2. In lab experiments simulating the transport and deposition of Hg-bearing particles, fine-grained sediment from various locations in the South Yuba River / Humbug Creek confluence area was mixed with fine-grained material from two downstream areas, Englebright Lake and Delta Meadows. Some of these experiments resulted in increased methylmercury concentration.
  3. The USGS study included three excavations – two above the water line and one in the stream bed. The study found that mining above the water line (high-banking) is potentially more harmful than in-stream mining because the exposed Hg is more reactive (more likely to methylate). Suction dredging of in-stream deposits appeared to be potentially less harmful than high-banking because the Hg in the stream-bed deposits is relatively less reactive in water-saturated conditions. However, Hg-bearing particles are exposed to oxygen during downstream transport, which tends to make the transported Hg relatively more reactive and more likely to become methylated and bioaccumulated.
  4. Small beads of elemental Hg (less than 0.01 millimeter in diameter) were found on the surface of gold-mercury amalgam grains which had been recovered by hand panning of material from one of the excavations above the water line. There is potential for small beads of elemental Hg to be released to the water column when this kind of material is processed through a suction dredge or sluice box. Grains of gold-mercury amalgam recovered from the sluice box of a suction dredge that processed bed sediment from the South Yuba River did not have beads of elemental Hg on their surface.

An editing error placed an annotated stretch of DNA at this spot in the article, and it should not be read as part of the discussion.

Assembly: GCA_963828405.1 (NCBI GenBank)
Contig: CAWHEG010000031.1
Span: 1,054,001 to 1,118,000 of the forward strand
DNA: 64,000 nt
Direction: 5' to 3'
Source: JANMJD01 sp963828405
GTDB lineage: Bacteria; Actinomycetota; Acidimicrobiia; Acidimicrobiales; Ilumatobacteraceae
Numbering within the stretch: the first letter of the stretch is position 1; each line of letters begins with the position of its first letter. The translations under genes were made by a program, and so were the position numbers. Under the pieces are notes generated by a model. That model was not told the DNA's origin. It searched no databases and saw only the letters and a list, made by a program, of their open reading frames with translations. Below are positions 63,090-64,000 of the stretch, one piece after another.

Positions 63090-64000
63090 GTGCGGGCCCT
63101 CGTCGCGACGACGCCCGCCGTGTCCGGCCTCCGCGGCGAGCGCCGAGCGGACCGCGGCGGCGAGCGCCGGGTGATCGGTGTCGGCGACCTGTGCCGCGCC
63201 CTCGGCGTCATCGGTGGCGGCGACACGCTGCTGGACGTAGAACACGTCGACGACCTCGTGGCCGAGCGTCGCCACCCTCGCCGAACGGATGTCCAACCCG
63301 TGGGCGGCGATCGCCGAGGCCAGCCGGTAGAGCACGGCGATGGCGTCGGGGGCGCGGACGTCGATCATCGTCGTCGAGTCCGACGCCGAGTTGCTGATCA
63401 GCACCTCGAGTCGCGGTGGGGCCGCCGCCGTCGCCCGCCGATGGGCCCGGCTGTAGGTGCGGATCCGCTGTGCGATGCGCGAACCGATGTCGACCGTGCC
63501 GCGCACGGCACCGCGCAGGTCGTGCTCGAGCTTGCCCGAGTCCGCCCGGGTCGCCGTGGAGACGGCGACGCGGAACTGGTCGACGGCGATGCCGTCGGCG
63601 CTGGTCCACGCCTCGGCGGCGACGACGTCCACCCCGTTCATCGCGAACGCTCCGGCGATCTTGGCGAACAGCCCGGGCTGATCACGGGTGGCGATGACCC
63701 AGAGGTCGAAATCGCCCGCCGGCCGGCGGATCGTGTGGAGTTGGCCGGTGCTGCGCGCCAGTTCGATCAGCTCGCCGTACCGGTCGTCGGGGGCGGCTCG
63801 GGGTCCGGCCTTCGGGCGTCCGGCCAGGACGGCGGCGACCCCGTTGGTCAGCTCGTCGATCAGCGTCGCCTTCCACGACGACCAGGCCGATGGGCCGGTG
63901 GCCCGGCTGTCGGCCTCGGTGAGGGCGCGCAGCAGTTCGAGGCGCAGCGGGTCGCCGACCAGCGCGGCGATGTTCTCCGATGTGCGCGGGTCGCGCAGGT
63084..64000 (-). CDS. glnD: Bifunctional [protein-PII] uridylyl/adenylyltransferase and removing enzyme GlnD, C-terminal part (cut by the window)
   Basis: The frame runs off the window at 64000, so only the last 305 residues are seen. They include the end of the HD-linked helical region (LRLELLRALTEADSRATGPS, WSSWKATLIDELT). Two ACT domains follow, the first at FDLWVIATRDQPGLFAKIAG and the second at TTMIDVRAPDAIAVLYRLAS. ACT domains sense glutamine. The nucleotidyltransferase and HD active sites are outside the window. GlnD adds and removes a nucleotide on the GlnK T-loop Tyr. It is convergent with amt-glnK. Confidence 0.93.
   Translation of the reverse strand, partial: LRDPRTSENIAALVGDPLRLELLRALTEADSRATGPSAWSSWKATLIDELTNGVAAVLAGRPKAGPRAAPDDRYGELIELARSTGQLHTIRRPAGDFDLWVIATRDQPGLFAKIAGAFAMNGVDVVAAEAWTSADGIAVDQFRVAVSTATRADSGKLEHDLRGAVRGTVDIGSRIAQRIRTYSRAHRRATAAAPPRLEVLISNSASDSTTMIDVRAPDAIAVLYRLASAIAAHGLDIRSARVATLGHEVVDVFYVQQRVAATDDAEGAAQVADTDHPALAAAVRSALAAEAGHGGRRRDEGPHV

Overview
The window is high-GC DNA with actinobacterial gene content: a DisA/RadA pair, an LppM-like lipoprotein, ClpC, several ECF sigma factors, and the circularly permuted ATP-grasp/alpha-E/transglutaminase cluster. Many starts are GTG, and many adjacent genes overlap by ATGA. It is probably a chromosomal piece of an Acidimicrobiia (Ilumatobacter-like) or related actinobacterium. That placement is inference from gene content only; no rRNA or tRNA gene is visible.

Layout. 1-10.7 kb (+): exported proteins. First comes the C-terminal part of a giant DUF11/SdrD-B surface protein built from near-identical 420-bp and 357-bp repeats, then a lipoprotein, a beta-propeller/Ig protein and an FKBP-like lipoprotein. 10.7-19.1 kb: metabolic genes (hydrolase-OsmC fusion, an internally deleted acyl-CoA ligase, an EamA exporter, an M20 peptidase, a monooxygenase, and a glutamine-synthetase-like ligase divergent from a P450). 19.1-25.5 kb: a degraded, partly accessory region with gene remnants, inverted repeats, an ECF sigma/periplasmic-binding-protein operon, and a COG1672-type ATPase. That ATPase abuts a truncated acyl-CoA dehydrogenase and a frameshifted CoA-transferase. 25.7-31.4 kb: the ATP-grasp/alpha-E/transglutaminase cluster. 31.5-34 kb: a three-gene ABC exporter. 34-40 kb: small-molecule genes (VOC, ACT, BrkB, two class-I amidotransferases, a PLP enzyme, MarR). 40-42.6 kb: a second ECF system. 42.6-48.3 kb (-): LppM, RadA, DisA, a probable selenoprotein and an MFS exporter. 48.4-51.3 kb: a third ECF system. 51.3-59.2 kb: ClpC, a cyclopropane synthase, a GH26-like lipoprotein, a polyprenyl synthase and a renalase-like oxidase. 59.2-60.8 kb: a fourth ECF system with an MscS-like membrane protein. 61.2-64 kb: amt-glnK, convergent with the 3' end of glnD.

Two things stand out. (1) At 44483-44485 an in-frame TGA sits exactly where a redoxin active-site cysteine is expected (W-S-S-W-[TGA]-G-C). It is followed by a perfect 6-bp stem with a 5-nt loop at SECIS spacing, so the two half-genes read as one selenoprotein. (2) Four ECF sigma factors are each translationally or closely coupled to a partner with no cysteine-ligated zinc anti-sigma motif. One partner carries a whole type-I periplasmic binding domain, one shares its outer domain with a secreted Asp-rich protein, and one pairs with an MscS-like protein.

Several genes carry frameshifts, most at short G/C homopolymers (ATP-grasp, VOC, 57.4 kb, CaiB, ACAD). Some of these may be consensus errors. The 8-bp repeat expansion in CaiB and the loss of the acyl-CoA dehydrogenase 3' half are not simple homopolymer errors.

5. An unconsolidated deposit of hydraulic mining debris is eroding into the South Yuba River, releasing fine-grained particles with elevated concentrations of reactive Hg that is already oxidized and ready for methylation. Once methylated, the Hg is highly bioavailable and accumulates in sport fish, especially in top predator fish such as largemouth and smallmouth bass. There is a fish-consumption advisory for Englebright Lake (located about 15 miles downstream of the study area) and several other water bodies affected by historical mining in the Sierra Nevada. For more information, see: http://www.oehha.ca.gov/fish/so_cal/
  6. An experiment to test the efficacy of zero-discharge dredging, by recirculating water through 300-gallon tank in a closed circuit by using a venturi pump, resulted in fine-grained sediment remaining in suspension more than 40 hours after the cessation of pumping. Although the total concentration of suspended Hg declined over time as particles settled out, both the concentration of Hg on the suspended particles and the Hg reactivity increased over time as the suspended material became finer grained.
  7. The USGS found higher levels of methylmercury in macroinvertebrates collected during 2007 (the most recent year that suction dredging was permitted in the South Yuba River) compared with 2008 (when suction dredging was not permitted in that area). More monitoring would be needed to determine whether the observed year-to-year variation was caused primarily by suction dredging or by other factors.

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Updated on Thursday, February 23, 2012